Re: [v6ops] I-D Action: draft-ietf-v6ops-design-choices-08.txt

Mark Smith <> Thu, 09 July 2015 08:25 UTC

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From: Mark Smith <>
Date: Thu, 09 Jul 2015 18:25:04 +1000
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To: Brian E Carpenter <>
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Subject: Re: [v6ops] I-D Action: draft-ietf-v6ops-design-choices-08.txt
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On 7 July 2015 at 14:48, Brian E Carpenter <> wrote:
> Hi,
> I don't understand why you mention RFC 1918 in a document about
> IPv6 deployment.
> In the table in 2.1.1, I object strongly to the comment against
> private (i.e. ULA) addresses
> "Will probably require some sort of NAT on links to the Internet."
> That isn't the architecture. The architecture is that nodes have multiple
> addresses, and only use ULAs for internal traffic, and use PA or PI addresses
> for Internet traffic.

I agree.

Unless you're using link-locals only in your network (and that isn't
really possible for the edge networks), there is always an address
selection process going on between the always present link-locals and
the other address or addresses that are available.

Perhaps it isn't that common knowledge that link-local addresses are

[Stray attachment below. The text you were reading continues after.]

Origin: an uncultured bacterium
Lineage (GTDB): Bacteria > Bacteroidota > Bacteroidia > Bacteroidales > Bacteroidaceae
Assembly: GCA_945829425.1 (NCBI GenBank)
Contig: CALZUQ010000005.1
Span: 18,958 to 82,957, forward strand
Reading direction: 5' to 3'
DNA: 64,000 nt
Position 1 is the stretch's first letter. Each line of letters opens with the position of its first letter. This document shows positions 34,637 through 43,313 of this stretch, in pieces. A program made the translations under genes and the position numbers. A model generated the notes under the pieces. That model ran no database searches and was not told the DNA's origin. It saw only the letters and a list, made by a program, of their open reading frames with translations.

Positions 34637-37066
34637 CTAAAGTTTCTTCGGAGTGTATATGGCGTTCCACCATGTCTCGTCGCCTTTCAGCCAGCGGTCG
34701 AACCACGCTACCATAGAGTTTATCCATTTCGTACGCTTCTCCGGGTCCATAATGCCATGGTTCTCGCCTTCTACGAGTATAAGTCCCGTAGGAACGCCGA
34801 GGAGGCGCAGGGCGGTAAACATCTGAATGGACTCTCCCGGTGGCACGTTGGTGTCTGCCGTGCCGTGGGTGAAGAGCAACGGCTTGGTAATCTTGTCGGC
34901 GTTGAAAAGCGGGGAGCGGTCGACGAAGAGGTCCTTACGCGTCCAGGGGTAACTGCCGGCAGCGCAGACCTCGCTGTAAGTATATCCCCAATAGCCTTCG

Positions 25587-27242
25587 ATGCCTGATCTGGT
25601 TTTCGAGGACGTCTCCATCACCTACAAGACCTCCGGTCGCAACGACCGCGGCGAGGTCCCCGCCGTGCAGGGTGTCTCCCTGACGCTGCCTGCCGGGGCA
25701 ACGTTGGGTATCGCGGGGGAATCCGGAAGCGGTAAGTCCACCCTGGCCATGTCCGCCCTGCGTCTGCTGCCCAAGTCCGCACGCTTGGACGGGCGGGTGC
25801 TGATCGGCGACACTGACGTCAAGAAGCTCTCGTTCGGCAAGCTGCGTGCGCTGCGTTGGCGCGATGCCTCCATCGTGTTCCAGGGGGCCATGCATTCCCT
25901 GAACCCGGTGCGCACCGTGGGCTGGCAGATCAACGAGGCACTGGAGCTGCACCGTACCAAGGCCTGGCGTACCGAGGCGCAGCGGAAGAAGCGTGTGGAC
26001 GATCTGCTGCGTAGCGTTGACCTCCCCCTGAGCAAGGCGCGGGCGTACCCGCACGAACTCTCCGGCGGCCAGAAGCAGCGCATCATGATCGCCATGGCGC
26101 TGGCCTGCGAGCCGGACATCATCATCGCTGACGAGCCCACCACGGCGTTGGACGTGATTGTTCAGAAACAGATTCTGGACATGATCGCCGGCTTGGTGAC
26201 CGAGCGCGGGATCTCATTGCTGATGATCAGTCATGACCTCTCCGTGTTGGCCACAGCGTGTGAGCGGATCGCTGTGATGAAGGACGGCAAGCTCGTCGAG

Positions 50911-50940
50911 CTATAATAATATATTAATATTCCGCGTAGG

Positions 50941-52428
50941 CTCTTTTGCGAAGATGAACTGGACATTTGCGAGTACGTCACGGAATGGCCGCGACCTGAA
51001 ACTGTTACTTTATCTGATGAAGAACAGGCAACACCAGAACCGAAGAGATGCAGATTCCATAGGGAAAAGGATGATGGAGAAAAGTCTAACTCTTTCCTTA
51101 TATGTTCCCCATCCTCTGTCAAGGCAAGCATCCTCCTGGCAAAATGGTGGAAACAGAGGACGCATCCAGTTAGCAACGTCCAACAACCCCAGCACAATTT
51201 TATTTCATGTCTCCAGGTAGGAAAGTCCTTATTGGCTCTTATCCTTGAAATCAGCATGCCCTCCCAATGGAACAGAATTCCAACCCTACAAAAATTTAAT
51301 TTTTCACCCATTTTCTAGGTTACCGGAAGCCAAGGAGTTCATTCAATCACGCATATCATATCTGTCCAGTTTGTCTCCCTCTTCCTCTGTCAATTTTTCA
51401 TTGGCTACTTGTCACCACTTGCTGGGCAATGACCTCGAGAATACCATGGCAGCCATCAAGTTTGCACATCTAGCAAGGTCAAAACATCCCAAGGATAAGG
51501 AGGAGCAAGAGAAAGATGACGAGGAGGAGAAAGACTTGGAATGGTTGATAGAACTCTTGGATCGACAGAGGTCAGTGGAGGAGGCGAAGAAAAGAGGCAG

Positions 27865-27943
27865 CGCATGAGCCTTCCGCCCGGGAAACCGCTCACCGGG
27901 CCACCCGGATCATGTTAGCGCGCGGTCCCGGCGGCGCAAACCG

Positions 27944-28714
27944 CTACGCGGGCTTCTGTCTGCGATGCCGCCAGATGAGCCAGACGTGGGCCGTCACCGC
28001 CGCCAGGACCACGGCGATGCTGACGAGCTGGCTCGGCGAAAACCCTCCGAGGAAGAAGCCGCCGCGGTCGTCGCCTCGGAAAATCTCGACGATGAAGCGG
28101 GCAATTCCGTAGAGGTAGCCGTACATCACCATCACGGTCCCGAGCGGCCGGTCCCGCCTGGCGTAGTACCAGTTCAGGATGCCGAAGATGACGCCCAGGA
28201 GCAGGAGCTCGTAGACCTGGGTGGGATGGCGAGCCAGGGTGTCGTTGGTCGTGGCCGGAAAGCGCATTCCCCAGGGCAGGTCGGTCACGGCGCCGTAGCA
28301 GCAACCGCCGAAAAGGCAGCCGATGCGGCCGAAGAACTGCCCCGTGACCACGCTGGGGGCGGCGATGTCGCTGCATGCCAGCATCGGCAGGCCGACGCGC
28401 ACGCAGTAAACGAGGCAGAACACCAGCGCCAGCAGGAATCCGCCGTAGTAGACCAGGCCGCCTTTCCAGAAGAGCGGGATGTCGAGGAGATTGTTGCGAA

quite valid to be used by/for applications, as per RFC4007, and are
normally preferred over all other address types if they're available
to the application, excepting the loopback prefix, because link-locals
have the second smallest scope (and the smallest scope is preferred).

In other words, most IPv6 networks are multi-prefix even if their
operators think they aren't because they "only" have a single GUA.
This is probably worth more visibly highlighting or emphasising in
this draft, because it seems to be something that is commonly
forgotten or not completely realised.

> We shouldn't be documenting any other usage of
> ULAs. We shouldn't be making statements like this:
> "For an enterprise, the use of private address space is
> reasonable, but the enterprise will need to use NAT44 and/or
> NPT[RFC6296] on links to the Internet."
> We clearly can't pretend that NAT44 isn't widely used, but IMHO it should
> be completely out of scope in this document, and NPTv6 is an experimental
> RFC that we should never recommend. ULAs should *only* be used in parallel
> with PA or PI. That isn't an afterthought; that is the basic intention behind
> ULAs.

I've thought that if it is unacceptable for devices inside your
network to have global addresses, then your security requirements are
probably so stringent that NPTv6 devices, packet filters and stateful
firewalls would be too simple to achieve and implement them. Instead,
you'd use application layer proxies for specific applications you
permit, that act on behalf of and completely or near completely hide
the identity of the devices inside your network, and prevent any
possible reachability to those devices, inherent in ULA addressing,
unless the application layer proxy itself is compromised.

If using per-application application layer proxies is considered too
onerous or costly, then I think the security measures you'd have in
place (e.g., host firewalls, network perimeter firewalls/packet
filters) would mean there is less risk to deploying global addresses
internally compared to the benefits of having them.